EducationGhana, APRIL 9, 2021: A former National President of the National Association of Graduate Teachers (NAGRAT) Mr Kwame Alorvi has described the recent changes in the Free SHS Calendar by the Ghana Education Service (GES) as an Incurable malady.
Kwami Alorvi in an article dated April 9, 2021, indicating the changes made in the Academic Calendar of the Senior High Schools said the changes could have been prevented did the GES take responsible decisi0ns.
READ HIS ARTICLE BELOW:
KWAMI ALORVI ASKS: MISTRACKING THE FREE SHS ACADEMIC CALENDAR, AN INCURABLE MALADY FOR THE GHANA EDUCATION SERVICE?
Following the rushed implementation of the Free SHS Policy by the Akufo Addo Government in 2017, Senior High School enrollments have increased amidst inadequate infrastructure and poor funding arrangements.
This, coupled with the unfortunate politicisation of the fSHS programme by the ruling government, has brought in its way some teething problems. Government and its education management team seem not to have solutions to these challenges. Key among these challenges is the erratic academic calendar being run under the system.
The academic calendar has suffered dumsor just like its parent, the Double Track, and has become not only an incurable malady for the Ghana Education Service (GES), but also a worry to parents, students, school administrators and their staff.
This report examines the changes that have been effected in the academic calendar by the GES just within three months in the 2021 academic year.
PART ONE examines three changes that have already occurred in the SHS3 calendar, while PART TWO deals with changes in the SHS2 and SHS1 calendars. It also reveals a bizarre situation in the Single Track schools in the Eastern Region.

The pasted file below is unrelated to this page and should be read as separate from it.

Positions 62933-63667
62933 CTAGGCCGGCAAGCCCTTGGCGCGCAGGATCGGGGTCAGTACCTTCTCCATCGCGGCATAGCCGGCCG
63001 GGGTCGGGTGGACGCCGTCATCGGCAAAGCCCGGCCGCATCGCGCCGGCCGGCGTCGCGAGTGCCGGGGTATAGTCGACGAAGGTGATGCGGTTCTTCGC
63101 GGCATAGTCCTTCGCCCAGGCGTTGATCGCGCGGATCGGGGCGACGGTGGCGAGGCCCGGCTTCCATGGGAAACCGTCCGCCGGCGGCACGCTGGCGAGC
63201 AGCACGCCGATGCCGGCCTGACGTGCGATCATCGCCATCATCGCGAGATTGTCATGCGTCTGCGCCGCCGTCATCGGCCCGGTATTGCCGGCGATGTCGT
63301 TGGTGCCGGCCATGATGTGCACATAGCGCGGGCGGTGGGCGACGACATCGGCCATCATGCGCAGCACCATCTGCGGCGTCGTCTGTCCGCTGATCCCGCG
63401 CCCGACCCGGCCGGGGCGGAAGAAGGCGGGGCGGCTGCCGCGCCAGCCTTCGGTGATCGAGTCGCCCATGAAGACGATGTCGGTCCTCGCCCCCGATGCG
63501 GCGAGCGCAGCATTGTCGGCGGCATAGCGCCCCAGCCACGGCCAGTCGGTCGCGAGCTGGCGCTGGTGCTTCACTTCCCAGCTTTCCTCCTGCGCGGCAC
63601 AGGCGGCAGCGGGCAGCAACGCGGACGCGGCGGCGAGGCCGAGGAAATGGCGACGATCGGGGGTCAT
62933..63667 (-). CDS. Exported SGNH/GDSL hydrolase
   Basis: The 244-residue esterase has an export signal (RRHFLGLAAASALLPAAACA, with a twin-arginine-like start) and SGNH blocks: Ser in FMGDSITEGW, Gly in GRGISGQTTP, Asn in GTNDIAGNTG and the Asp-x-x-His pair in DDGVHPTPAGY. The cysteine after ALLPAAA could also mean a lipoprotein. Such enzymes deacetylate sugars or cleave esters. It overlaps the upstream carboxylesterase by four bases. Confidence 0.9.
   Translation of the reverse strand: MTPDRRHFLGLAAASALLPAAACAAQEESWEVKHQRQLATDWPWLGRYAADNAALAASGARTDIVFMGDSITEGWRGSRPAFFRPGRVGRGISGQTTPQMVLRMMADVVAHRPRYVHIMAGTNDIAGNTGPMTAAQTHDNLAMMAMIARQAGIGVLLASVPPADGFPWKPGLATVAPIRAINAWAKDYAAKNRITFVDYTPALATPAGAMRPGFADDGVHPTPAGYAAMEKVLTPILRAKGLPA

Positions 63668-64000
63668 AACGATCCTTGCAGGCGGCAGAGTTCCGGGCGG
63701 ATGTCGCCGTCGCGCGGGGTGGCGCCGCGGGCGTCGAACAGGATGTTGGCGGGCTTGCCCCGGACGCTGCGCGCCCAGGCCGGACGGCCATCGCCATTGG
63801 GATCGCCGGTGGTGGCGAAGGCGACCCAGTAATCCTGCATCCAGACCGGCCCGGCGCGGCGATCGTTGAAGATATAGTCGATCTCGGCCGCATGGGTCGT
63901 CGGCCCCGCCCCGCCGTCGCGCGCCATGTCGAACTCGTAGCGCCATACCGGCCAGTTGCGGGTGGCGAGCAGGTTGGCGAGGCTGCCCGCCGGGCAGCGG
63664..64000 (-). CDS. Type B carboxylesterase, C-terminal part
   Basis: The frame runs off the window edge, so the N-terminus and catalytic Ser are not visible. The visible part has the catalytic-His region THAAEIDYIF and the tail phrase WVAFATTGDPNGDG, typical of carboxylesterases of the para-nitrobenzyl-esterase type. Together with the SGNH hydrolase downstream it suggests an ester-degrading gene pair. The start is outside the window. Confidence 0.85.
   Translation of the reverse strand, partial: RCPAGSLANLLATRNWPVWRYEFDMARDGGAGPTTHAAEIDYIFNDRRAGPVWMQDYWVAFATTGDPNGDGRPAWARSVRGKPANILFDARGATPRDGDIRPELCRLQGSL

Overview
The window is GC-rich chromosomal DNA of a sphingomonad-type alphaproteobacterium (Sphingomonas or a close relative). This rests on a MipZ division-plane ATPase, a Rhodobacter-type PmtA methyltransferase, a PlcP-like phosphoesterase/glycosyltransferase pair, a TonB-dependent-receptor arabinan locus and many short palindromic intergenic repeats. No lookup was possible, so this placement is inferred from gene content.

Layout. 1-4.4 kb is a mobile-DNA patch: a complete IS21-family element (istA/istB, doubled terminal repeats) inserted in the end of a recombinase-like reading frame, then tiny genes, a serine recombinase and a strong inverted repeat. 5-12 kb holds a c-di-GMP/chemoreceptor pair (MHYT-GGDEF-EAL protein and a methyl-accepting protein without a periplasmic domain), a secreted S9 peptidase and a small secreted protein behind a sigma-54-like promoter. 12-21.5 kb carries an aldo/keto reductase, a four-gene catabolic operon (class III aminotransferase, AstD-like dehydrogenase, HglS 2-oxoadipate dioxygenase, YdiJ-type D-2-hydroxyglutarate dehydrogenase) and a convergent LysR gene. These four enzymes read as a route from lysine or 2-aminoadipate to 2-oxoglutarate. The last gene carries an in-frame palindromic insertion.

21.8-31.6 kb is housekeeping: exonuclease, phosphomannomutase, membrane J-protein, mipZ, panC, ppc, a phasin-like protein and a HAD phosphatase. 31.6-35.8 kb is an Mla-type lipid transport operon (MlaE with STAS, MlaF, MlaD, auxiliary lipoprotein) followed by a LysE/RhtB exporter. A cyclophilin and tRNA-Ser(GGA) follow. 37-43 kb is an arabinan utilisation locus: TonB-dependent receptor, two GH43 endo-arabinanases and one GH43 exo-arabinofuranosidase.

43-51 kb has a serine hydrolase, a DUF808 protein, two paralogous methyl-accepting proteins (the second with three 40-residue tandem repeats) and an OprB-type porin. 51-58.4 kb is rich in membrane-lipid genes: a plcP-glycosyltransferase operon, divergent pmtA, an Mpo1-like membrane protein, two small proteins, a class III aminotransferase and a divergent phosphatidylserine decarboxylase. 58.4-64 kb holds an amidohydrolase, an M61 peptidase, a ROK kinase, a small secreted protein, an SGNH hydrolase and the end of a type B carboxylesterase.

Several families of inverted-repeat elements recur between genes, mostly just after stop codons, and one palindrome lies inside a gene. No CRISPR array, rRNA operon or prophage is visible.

CHANGES IN THE SHS3 ACADEMIC CALENDAR
Changes in the academic calendar are announced at short notices putting parents and their wards, as well as heads of school at their wit’s end, with this academic year being no exception.
It is pathetic watching SHS3 students from Schools like Nalerigu, Bimbila and Kedjebi Asato Senior High Schools on television expressing their utter disappointments about the GES for postponing their reopening date while they had already arrived in school or were on their way to school. I also witnessed some VIP buses alighting SHS3 students at the entrances of some schools in Central Region. All these students have to track their way back home.
Per the original academic calendar drawn by the GES for the 2021 academic year, the SHS3 students were to be in school from 15th January to 4th March 2021 for the first session, and from 2nd April to 26th May 2021 for the second session of the first semester. They were to be on break or vacation from 5th March to 1st April 2021 and from 29th May to 29th June 2021 after the first and second sessions of the first semester respectively. For the second semester, they were originally to report to school on 30th June 2021 and remain till they write their WASSCE in September/October 2021.
This calendar has been altered at short notices by the GES. A press release dated 31st March 2021 (Ref. GES/PR/RELEASE/64) and issued by Ms. Cassandra Twum Ampofo, Head of Public Relations Unit of the GES and titled “EASTER BREAK” informed the Ghanaian public that “all schools will break for the Easter Holidays on Thursday 1st April and resume on 6th April 2021.”
It is mind-boggling why a Release had to be issued just a day before its content was due to take effect. The same Release informed all Heads of School, parents and students that “Meanwhile, SHS3 students are also expected to resume for the second session of the first semester on Wednesday 7th April 2021.” This Press Release altered the reporting date after the first session break from the original 2nd April to 7th April 2021.
Less than one week after the above Press Release, the same Head of Public Relations Unit of the GES, Ms. Cassandra Twum Ampofo, issued another Press Release varying her earlier release. The Press Release dated 6th April 2021 (Ref GES:PR/RELEASE/65), and headed “POSTPONEMENT OF REOPENING DATE FOR SHS3 STUDENTS” again shifted the reporting date from 7th April 2021 to 5th May 2021.